) -- For the year, just three Dow stocks show a double-digit gain. One is
, the Dow leader for the year, which issued its annual 20-year aircraft market forecast Thursday.
In truth, Boeing's forecast -- which lays out one long growth cycle -- varies little from year to year. Inevitably it shows that world air traffic continues to grow, mostly in emerging markets, especially in China. As traffic grows, demand for new aircraft also grows. This benefits Boeing and
, the world's only large aircraft manufacturers.
Although Boeing and Airbus have market shares most companies can only dream of, they do face various problems. Their unionized workers occasionally strike. The introductions of their new model aircraft inevitably take longer than planned. (Boeing said Thursday that the long-delayed delivery of the 787 may slip from late 2010 into early 2011.) And their customer base -- the world's airlines -- comprises an intensely cyclical, historically unprofitable industry, inducing various periods of fear among investors in the aircraft makers.
Also, Airbus has made a mistake during the past two decades, devoting too much time, energy and money to development of a huge plane seating 500 to 850 passengers -- despite the fact that aircraft of this size account for just 6% of the world market, in terms of revenue.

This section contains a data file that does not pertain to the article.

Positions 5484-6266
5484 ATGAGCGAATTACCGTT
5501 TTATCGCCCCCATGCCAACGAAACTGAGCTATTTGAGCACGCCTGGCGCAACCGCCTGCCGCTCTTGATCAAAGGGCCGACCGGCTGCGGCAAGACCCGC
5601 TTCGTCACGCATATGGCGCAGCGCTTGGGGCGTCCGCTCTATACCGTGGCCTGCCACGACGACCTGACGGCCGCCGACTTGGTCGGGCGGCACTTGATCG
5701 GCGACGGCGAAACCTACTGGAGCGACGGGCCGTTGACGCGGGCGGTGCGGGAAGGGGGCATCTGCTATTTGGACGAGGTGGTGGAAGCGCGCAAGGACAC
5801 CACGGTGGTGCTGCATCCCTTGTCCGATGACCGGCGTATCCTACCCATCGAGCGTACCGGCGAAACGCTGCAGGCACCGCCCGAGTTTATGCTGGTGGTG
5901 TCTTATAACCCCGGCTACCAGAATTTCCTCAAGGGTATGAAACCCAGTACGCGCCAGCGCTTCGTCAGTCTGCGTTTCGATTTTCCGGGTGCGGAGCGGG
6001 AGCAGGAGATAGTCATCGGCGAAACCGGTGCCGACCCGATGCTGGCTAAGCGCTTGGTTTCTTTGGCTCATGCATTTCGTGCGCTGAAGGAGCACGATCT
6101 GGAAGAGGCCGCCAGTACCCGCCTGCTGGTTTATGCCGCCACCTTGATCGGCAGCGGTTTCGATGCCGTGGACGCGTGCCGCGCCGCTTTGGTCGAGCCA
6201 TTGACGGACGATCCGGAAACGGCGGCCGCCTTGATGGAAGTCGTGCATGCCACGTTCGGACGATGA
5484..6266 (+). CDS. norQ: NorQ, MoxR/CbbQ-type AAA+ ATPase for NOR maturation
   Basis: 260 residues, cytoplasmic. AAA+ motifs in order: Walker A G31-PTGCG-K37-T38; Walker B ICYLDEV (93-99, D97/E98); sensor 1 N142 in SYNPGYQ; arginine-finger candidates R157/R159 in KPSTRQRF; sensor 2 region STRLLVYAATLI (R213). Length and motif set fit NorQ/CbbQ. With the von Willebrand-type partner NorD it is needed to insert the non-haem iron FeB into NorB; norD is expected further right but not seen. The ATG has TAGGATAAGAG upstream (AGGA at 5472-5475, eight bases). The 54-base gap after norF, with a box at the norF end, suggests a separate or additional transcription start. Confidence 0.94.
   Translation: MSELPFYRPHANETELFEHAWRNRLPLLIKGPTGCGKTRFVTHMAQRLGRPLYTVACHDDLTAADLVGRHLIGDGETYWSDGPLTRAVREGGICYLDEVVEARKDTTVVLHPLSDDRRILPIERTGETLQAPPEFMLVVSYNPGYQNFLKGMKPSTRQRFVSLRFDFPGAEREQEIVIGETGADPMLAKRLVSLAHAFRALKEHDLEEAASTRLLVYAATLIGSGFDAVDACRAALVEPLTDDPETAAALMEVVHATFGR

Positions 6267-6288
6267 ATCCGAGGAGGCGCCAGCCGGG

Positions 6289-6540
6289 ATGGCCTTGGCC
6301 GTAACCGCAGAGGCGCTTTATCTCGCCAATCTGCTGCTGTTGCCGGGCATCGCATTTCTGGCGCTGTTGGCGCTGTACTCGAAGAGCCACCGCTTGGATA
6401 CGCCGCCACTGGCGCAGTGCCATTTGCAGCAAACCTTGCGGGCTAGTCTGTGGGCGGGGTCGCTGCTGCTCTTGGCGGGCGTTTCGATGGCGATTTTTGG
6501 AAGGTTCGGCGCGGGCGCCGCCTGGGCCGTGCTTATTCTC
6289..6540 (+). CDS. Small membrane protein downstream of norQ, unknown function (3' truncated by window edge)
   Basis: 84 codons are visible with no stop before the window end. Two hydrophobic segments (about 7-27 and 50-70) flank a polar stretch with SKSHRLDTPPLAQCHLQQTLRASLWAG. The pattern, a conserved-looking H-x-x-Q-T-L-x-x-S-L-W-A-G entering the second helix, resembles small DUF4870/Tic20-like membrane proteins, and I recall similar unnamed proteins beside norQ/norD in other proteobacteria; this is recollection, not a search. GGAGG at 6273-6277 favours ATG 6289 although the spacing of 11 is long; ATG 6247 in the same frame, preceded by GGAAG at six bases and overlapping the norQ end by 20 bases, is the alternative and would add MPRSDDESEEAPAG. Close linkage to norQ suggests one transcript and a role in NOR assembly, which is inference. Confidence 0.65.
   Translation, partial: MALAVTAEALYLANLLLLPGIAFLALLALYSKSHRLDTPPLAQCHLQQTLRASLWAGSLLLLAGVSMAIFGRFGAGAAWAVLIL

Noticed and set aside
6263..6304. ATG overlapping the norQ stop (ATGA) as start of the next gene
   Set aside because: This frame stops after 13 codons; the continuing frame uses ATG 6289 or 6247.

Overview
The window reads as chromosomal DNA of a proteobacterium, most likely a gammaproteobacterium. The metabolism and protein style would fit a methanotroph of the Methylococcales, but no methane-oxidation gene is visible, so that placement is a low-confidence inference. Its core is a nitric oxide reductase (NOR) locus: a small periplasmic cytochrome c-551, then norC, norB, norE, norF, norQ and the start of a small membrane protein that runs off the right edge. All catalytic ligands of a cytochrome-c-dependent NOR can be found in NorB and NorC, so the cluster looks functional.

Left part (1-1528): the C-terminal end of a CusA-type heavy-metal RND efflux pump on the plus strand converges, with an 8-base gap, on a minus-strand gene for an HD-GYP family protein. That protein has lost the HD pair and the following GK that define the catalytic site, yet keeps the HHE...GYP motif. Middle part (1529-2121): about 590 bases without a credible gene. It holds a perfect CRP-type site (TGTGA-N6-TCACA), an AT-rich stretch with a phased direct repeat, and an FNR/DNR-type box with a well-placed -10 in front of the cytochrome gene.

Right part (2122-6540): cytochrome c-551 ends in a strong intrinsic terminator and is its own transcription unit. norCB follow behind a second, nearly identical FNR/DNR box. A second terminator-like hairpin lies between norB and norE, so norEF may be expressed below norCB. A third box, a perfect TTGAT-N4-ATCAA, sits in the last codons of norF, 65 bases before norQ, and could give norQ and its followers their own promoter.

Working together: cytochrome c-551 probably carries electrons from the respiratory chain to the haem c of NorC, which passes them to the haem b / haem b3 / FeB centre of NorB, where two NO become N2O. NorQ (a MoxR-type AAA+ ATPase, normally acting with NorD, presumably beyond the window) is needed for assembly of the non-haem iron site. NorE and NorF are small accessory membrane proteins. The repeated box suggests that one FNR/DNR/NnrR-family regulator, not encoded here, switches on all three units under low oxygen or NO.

But so what? It is abundantly clear that duopolies in strong industries have little reason to worry.
Here are a few facts from Boeing's current market outlook:
Boeing forecasts a $3.6 trillion (list price) market for 30,900 new commercial airplanes over the next 20 years. Of those airplanes, 69% will be single-aisle planes, mostly Boeing 737s and Airbus A320s, which will have a price tag of about $1.7 billion. Twin-aisle, twin-engine airplanes such as the Boeing 777 will account for 23%, costing $1.63 billion. The world's fleet will expand from 19,000 aircraft today to 36,000 by 2029. Most will be new.
Airline passenger traffic is expected to grow at a 5.3% annual rate during the period. North American traffic will grow at 2.8%, but Asia Pacific traffic will grow at 7.1%. As for China, it will have GDP growth of 7.3%, compared to 3.2% for the world, 2.7% for North America and 1.9 % for Europe. China is currently developing 97 airports.
Randy Tinseth, vice president of marketing for Boeing Commercial Airplanes, told reporters on a conference call that making the projections is not horrendously difficult, given that air travel has generally grown about 5% annually since about 1980. As a result, "we've been very close in terms of forecasting air travel," he said. "Plus or minus (a bit), that's our call." Traffic dipped a bit last year, due to the global recession, but Boeing expects normal growth over the next four to five years.
One potential hazard is that in the first half of the current decade, Tinseth expects two companies, Canada's
, to enter the narrow-body aircraft market. Over time, increasing competition is probably the biggest threat the world's aircraft duopoly faces.
For the year, Boeing shares are up about 19% while the Dow is down about 1%. The other two double digit gainers in the Dow this year are
, up 16%, and
, up 14%.
-- Written by Ted Reed in Charlotte, N.C.